A number of surprises emerged from this exercise. One of the most notable of these was the failure to settle the test trade. “Because the mechanism was new and the coupon calculation was based on a five-day lookback, certain bank systems were unable to book the transaction,” says Leroy.
Another eye-opener arising from the test was that the majority of back office systems were unable to download or use data from Bloomberg because they did not recognise forward slash as a character in the Sonia ticker, which is SONIO/N. That meant that each back office system had to be fixed to recognise the ticker, which led to further delays.
A successful curtain-raiser for Sonia
The time-consuming, expensive and sometimes laborious spadework that the EIB and other participants put into preparing for the first Sonia-linked sterling benchmark was well worth it. On June 21, 2018, following three days of investor engagement, EIB announced initial price thoughts of Sonia plus 35bp for the ground-breaking five year trade. Demand from a granular range of over 50 investors allowed for the pricing of the £1bn benchmark to come in line with IPTs, with 75% of the bonds placed — as expected — with bank treasuries. Rom Balax, then managing director, head of FBG syndicate at NatWest Markets, neatly summarised the success of the deal: “The broad take-up of this issuance establishes the chosen structure of the bond as a credible gold standard for the market going forward.”
Exploring methodologies for Sofr
This did not, however, mean that it was immediately possible or desirable to cut and paste the Sonia structure when the EIB turned its attention to the dollar market. By November 2018, the bank was ready to launch its maiden floating rate benchmark linked to the Secured Overnight Funding Rate (Sofr), which was named as the US’s preferred RFR by the Alternative Reference Rate Committee in June 2017.
Richard Teichmeister, the EIB’s head of new products and special transactions funding, explains that in the dollar market there are two competing methodologies for structuring a floating rate coupon linked to Sofr. Domestic accounts, he says, favour a mechanism based on simple averaging with a lock-out period, where instead of compounding the coupon over the interest period, a simple average is calculated based on daily rate fixings.
“Although this has traditionally been used in the dollar market, as an issuer targeting investors worldwide, we believed it would ultimately be beneficial to apply a uniform methodology across all the markets and currencies where we are active,” Teichmeister adds. “However, we were not certain that demand from international accounts would be solid enough to use the same methodology we had applied for the Sonia trade. So the approach we adopted, which was based on compounding but with a four day lock-out period, was a mix of the Sonia mechanism and the US-centric template.” The result was a highly successful inaugural $1bn three year FRN offered at Sofr plus 32bp.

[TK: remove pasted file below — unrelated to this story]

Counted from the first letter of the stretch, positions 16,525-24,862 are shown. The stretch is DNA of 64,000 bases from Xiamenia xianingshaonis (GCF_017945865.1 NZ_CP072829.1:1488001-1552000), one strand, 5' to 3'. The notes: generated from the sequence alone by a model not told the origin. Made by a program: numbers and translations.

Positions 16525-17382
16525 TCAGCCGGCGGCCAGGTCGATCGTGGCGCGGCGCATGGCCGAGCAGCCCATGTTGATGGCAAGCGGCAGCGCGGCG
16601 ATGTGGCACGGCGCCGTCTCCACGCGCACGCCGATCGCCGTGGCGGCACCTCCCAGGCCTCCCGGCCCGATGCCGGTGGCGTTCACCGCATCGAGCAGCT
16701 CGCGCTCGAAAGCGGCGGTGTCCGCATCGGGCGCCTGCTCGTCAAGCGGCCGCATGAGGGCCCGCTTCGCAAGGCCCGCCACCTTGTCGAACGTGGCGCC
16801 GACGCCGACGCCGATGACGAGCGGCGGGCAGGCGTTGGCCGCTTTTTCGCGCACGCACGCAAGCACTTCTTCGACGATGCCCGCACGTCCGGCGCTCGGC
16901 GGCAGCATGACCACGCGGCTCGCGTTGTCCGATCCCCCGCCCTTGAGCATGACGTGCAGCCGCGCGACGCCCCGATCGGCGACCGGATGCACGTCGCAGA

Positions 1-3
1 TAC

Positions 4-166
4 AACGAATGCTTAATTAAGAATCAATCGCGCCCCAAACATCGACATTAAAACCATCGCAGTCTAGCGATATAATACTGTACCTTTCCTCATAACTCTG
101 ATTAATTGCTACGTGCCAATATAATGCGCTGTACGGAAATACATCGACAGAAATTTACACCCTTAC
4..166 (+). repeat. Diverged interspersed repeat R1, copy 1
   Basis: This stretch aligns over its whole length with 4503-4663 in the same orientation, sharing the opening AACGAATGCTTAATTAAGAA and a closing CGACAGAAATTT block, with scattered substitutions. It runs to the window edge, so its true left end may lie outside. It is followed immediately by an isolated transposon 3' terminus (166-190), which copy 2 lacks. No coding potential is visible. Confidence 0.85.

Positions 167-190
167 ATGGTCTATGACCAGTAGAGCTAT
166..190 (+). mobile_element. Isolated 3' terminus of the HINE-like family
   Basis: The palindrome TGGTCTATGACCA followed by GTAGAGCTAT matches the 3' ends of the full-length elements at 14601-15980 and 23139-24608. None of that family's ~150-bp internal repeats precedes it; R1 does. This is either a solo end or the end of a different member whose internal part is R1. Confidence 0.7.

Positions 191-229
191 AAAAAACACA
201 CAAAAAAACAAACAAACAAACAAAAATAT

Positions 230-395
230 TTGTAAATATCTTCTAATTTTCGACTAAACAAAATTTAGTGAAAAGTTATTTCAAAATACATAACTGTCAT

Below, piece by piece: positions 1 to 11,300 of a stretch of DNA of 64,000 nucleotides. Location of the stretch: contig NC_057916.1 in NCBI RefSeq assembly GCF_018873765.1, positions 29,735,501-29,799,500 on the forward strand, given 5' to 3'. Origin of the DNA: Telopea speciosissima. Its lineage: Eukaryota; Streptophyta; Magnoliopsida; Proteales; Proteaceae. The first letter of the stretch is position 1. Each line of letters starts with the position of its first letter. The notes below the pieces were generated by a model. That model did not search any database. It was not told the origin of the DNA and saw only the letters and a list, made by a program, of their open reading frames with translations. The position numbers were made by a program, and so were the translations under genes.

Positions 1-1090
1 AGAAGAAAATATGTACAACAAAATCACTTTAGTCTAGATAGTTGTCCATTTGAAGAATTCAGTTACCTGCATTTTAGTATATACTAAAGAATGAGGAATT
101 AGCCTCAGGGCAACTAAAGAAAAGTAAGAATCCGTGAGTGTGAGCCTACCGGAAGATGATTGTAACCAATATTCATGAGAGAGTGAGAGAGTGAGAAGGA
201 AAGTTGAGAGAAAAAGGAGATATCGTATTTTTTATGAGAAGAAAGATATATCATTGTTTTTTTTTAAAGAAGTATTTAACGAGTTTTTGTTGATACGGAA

Notably, when the EIB returned to the Sofr market in June 2019 with another $1bn FRN with the same maturity, it applied the Sonia methodology, successfully printing the issue one basis point inside IPTs, at Sofr plus 29bp. “The development of the market by mid-2019 meant it had become easier for us to fully export the Sonia template and generate a very good response,” says Teichmeister. “Since then, we have seen borrowers such as the World Bank, Asian Development Bank and IADB all embrace the same template, which suggests that we have made progress towards developing a unified methodology.”
€STR — a slower burn
Issuance in euros has been slower to take off, given that the ECB published the new €STR rate for the first time at the start of October. Here too, however, the EIB has acted as a pioneer, selling the inaugural €STR-linked FRN in October. This was a €1bn three year FRN with a coupon of 200bp over the compounded €STR rate, which generated healthy demand in excess of €2bn.
With successful templates for new RFR-linked instruments established in the EIB’s core funding markets, the bank’s priority over the coming 12-18 months will be threefold, according to Leroy. The first will be to continue to promote the new products across the international investor base. “In Sonia the investor base is now pretty much established, given the push it has had from the regulator, but there is still work to be done in Sofr and especially in €STR,” he says.
The EIB’s second objective over the coming year will be to encourage the injection of more liquidity into the market by building a broader yield curve, particularly in euros. “We already have three lines in sterling and two in dollars, so the natural move is to offer more maturities in euros,” says Teichmeister.
A third ambition is to extend the spread of products to currencies such as Canadian and Australian dollars, both of which are important niche markets for the EIB. “The process in those markets is slightly more complicated because they are not core markets for the EIB in the way that euros, dollars and sterling are,” says Leroy. “We will also have to make sure the stars are perfectly aligned before we issue in those markets, because the pool of investors is smaller. If the major accounts don’t participate, it could put strain on the whole project.”